Piling Canada

Meeting Arctic Demands

PND Engineers tackles tough projects in the north
Written by Mike Stimpson
September 2016

PND Engineers tackles tough projects in the north

Innovation, adaptability and finding solutions for the challenges of building in Arctic and marine environments: PND Engineers has developed a solid reputation for all these things over the course of its 37-year history. That pattern of excellence continues as the U.S.-headquartered civil and structural engineering firm expands its reach in Canada’s north through a Canadian subsidiary.

A prime example of PND’s innovation is the firm’s proprietary (and award-winning) OPEN CELL® sheet pile technology, used over 200 times since PND Engineers developed it in the early 1980s for bridge abutments in Alaska’s North Slope region. PND’s website says OPEN CELL systems have “been used effectively in locations where other traditional bulkhead systems cannot work, including severe ice conditions, soft soils, exposed bedrock, deep water, high loading conditions, extensive scour and seismic events.”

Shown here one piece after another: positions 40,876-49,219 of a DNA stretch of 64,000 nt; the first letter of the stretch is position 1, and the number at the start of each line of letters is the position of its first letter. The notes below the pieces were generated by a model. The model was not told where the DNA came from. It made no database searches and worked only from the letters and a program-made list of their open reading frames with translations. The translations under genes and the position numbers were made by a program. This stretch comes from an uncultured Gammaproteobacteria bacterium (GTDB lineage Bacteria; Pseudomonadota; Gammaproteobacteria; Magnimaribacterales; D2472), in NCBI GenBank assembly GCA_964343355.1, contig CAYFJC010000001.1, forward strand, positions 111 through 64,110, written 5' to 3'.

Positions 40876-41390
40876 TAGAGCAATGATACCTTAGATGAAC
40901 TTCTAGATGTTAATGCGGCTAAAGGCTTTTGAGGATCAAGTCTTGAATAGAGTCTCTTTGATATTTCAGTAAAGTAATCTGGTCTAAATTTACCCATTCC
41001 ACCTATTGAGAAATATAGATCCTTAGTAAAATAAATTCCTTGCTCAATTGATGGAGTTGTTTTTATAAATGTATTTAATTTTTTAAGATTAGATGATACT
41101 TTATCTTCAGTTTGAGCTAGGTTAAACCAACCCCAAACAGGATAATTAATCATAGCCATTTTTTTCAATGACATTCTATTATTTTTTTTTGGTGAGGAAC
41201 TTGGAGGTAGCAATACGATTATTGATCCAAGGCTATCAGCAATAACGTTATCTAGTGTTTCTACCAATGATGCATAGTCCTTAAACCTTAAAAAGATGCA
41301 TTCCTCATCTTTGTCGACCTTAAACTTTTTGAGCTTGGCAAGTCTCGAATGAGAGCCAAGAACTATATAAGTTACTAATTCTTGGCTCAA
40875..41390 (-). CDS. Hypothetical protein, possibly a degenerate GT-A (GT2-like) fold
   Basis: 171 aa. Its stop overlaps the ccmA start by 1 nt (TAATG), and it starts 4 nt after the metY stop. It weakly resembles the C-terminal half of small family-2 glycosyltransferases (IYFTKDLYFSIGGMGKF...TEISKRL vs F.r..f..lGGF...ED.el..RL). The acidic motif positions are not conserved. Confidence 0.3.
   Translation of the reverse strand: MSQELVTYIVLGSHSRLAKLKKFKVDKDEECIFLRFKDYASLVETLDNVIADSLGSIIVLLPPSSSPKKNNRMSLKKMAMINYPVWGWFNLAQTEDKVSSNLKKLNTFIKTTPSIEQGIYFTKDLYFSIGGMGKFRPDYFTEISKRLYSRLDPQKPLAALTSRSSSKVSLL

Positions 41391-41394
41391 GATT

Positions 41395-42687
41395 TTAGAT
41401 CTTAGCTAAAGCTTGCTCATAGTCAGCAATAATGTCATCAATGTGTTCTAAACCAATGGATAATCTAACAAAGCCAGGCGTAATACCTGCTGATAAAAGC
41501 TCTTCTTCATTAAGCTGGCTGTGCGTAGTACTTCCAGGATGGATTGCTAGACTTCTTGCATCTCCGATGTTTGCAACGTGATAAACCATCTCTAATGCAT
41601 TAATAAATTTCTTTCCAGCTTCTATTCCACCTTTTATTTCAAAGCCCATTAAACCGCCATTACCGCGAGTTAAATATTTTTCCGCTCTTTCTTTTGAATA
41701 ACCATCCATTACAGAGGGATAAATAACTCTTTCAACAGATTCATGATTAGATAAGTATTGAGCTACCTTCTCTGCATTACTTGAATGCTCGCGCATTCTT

“The OPEN CELL system has been used for a variety of projects including bridge abutments, shoreline erosion control, temporary module offoading facilities and break-bulk and container terminals,” said Gary Watters, PND Engineers Canada president, from his office in Vancouver, adding that the OPEN

CELL bulkhead can be installed quickly with limited equipment and manpower needs, making it an exceptionally cost-effective solution whether in a remote or urban location.

“Time is money, and construction costs decrease considerably with the OPEN CELL system,” said Watters. “The OPEN CELL system’s main advantage is cost reduction via schedule-tightening compared to other types of systems.”

Another example of the company’s innovation is its SPIN FIN® piles – steel pipe piles with angled fins for anchoring them into the ground. Thousands have been installed in numerous locations since SPIN FIN piles were developed in 1983.